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Tourism destinations in advanced stages of the life cycle need to update their lodging offers and infrastructures. The main problem is that new destinations are planned according to the new preferences of customers, creating critical problems in older destinations related to the architecture of the buildings, size of the rooms, dimension of lodgings, complementary offer, and infrastructures. The aim of this paper is to develop a decision-making and governance framework for the renewal of destinations in an advanced stage of the life cycle that require the renovation of the lodging offer and infrastructures in order to increase their competitiveness and sustainability. The decisions were planned and carried out in the Canary Islands by stakeholders involved in the public and private sectors. The evaluation of actions to renew the lodgings and infrastructures through special legislation, leadership, sources of financing, and investment guarantees is presented to determine the level of success obtained. Because the Canary Islands is one of the main tourist destinations in Europe, the actions and procedures presented can be used in other destinations with similar characteristics. Full article
(This article belongs to the Special Issue Challenges and Opportunities for Sustainable Tourism)
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Open AccessArticle Destination Personality, Destination Image, and Intent to Recommend: The Role of Gender, Age, Cultural Background, and Prior Experiences
Sustainability 2018, 10(1), 87; https://doi.org/10.3390/su10010087
Received: 4 December 2017 / Revised: 25 December 2017 / Accepted: 28 December 2017 / Published: 31 December 2017
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Abstract
When tourists chose destinations, they usually select locations that satisfy the subjective criteria of their requirements. The purpose of this study was to delineate those criteria by analyzing the interrelationships among destination personality, image, and intent to recommend while examining the effects of
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When tourists chose destinations, they usually select locations that satisfy the subjective criteria of their requirements. The purpose of this study was to delineate those criteria by analyzing the interrelationships among destination personality, image, and intent to recommend while examining the effects of gender, age, cultural background, and prior tourist experience. The data were collected from a major tourism destination in South Korea. A total of 316 usable surveys were analyzed using structural analysis. The results show that three of the four factors for destination personality significantly affected destination image. In turn, destination image influenced intent to recommend. Subsequent tests for metric invariances showed differences in the moderating role of cultural background, gender, age, and prior experience. Full article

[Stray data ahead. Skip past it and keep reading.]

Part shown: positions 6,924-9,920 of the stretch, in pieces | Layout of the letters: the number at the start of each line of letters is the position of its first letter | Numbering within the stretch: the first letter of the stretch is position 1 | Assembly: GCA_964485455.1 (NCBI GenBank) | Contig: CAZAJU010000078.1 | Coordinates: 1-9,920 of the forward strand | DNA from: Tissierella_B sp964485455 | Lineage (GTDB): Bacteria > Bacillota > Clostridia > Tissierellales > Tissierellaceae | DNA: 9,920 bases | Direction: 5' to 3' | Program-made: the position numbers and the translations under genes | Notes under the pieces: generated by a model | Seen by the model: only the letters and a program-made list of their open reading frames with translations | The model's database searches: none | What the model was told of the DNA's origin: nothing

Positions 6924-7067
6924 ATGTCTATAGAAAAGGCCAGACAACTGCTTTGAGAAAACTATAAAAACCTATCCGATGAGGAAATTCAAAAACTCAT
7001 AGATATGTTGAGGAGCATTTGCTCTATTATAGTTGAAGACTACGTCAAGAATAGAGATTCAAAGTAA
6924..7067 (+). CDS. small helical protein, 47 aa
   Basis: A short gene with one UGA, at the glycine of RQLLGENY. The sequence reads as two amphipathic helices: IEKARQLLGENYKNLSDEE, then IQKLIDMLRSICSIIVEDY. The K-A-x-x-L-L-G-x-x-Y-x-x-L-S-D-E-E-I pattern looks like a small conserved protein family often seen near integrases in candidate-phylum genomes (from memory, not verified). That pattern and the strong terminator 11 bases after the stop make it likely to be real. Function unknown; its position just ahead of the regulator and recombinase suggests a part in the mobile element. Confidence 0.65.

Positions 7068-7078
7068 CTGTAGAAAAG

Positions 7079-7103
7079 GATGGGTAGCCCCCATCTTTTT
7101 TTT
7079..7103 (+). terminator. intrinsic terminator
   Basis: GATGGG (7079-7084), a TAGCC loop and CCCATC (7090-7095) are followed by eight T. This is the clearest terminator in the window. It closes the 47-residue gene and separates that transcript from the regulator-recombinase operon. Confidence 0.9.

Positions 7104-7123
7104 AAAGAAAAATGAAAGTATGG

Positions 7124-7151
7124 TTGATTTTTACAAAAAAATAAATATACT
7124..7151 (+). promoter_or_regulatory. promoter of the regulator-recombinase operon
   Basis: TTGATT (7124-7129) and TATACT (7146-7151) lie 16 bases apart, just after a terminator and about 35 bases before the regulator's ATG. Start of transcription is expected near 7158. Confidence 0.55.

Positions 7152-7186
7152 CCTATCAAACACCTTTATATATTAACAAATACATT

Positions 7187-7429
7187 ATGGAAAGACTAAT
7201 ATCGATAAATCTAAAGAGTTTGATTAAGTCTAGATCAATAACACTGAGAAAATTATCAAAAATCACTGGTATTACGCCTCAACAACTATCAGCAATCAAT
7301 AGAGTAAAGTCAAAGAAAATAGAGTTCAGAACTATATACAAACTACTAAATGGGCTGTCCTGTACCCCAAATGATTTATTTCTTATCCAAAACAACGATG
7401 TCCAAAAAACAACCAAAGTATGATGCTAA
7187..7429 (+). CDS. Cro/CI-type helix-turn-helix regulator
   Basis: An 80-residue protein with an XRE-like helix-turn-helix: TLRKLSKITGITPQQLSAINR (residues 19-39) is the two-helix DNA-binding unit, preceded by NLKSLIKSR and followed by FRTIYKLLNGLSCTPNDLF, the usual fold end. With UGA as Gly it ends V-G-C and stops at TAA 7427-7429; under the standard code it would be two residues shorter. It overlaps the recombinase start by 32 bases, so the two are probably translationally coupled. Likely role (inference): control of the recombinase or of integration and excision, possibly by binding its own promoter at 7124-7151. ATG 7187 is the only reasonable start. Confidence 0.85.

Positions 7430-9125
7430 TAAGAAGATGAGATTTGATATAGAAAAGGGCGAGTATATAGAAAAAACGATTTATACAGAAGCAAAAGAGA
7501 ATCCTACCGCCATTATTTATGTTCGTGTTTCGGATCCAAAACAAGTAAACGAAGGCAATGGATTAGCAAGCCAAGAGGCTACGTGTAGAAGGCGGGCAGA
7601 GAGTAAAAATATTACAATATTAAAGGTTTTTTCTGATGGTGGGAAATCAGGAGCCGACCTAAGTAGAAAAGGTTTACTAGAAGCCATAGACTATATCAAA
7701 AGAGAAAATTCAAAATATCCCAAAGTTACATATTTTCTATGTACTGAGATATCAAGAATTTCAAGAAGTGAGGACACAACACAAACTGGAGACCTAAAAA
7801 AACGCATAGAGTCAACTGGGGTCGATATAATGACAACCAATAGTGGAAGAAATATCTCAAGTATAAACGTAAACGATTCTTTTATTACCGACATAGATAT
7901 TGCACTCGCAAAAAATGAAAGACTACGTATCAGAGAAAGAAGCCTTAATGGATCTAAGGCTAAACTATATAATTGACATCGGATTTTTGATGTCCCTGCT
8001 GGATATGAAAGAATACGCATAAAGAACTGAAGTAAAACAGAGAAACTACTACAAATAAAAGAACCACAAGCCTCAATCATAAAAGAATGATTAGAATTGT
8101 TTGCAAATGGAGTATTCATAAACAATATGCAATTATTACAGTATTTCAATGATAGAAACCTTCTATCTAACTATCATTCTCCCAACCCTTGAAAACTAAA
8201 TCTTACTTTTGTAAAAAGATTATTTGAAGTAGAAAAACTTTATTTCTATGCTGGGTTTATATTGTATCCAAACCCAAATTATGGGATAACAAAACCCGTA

(This article belongs to the Special Issue Challenges and Opportunities for Sustainable Tourism)
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Open AccessArticle A Model of Market Positioning of Destinations Based on Online Customer Reviews of Lodgings
Sustainability 2018, 10(1), 78; https://doi.org/10.3390/su10010078
Received: 10 December 2017 / Revised: 22 December 2017 / Accepted: 27 December 2017 / Published: 29 December 2017
Cited by 2 | PDF Full-text (3276 KB) | HTML Full-text | XML Full-text
Abstract
The aim of this study is to develop a methodology to determine the competitive online positioning of lodging companies in different tourist destinations. The rise of the digital age has allowed many customers to share their opinions through specialized websites, providing a dynamic
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The aim of this study is to develop a methodology to determine the competitive online positioning of lodging companies in different tourist destinations. The rise of the digital age has allowed many customers to share their opinions through specialized websites, providing a dynamic and constantly updated evaluation of the market. In this context, competitiveness is an essential factor in the economic sustainability of destinations. The competitive positioning of destinations is determined by the scale of variables used by Booking.com. The price and lodging category variables are also used, as well as three new variables derived from the initial scale: the quality average, value and added value. This methodology provides a tool to determine the level of competitiveness of the lodging offered in tourist destinations, based on which, actions can be taken to improve destinations’ positioning. Full article
(This article belongs to the Special Issue Challenges and Opportunities for Sustainable Tourism)